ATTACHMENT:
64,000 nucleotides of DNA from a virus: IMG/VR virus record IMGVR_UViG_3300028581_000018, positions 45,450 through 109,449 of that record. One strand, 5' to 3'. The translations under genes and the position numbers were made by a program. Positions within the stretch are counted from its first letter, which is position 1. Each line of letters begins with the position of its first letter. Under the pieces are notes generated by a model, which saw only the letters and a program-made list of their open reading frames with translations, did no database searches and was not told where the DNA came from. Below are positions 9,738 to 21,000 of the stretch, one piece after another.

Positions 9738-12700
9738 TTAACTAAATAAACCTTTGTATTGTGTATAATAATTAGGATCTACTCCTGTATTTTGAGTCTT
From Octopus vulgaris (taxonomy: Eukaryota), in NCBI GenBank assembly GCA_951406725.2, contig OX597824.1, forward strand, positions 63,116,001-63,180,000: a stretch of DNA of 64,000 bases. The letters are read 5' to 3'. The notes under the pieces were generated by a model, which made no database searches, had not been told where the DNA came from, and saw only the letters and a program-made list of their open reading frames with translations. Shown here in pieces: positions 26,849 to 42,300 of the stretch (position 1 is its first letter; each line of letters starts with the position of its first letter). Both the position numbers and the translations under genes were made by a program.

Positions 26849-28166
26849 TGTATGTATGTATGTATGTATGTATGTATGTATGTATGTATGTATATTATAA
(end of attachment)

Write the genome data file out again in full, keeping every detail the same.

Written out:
64,000 nucleotides of DNA from a virus: IMG/VR virus record IMGVR_UViG_3300028581_000018, positions 45,450 through 109,449 of that record. One strand, 5' to 3'. The translations under genes and the position numbers were made by a program. Positions within the stretch are counted from its first letter, which is position 1. Each line of letters begins with the position of its first letter. Under the pieces are notes generated by a model, which saw only the letters and a program-made list of their open reading frames with translations, did no database searches and was not told where the DNA came from. Below are positions 9,738 to 21,000 of the stretch, one piece after another.

Positions 9738-12700
9738 TTAACTAAATAAACCTTTGTATTGTGTATAATAATTAGGATCTACTCCTGTATTTTGAGTCTT
From Octopus vulgaris (taxonomy: Eukaryota), in NCBI GenBank assembly GCA_951406725.2, contig OX597824.1, forward strand, positions 63,116,001-63,180,000: a stretch of DNA of 64,000 bases. The letters are read 5' to 3'. The notes under the pieces were generated by a model, which made no database searches, had not been told where the DNA came from, and saw only the letters and a program-made list of their open reading frames with translations. Shown here in pieces: positions 26,849 to 42,300 of the stretch (position 1 is its first letter; each line of letters starts with the position of its first letter). Both the position numbers and the translations under genes were made by a program.

Positions 26849-28166
26849 TGTATGTATGTATGTATGTATGTATGTATGTATGTATGTATGTATATTATAA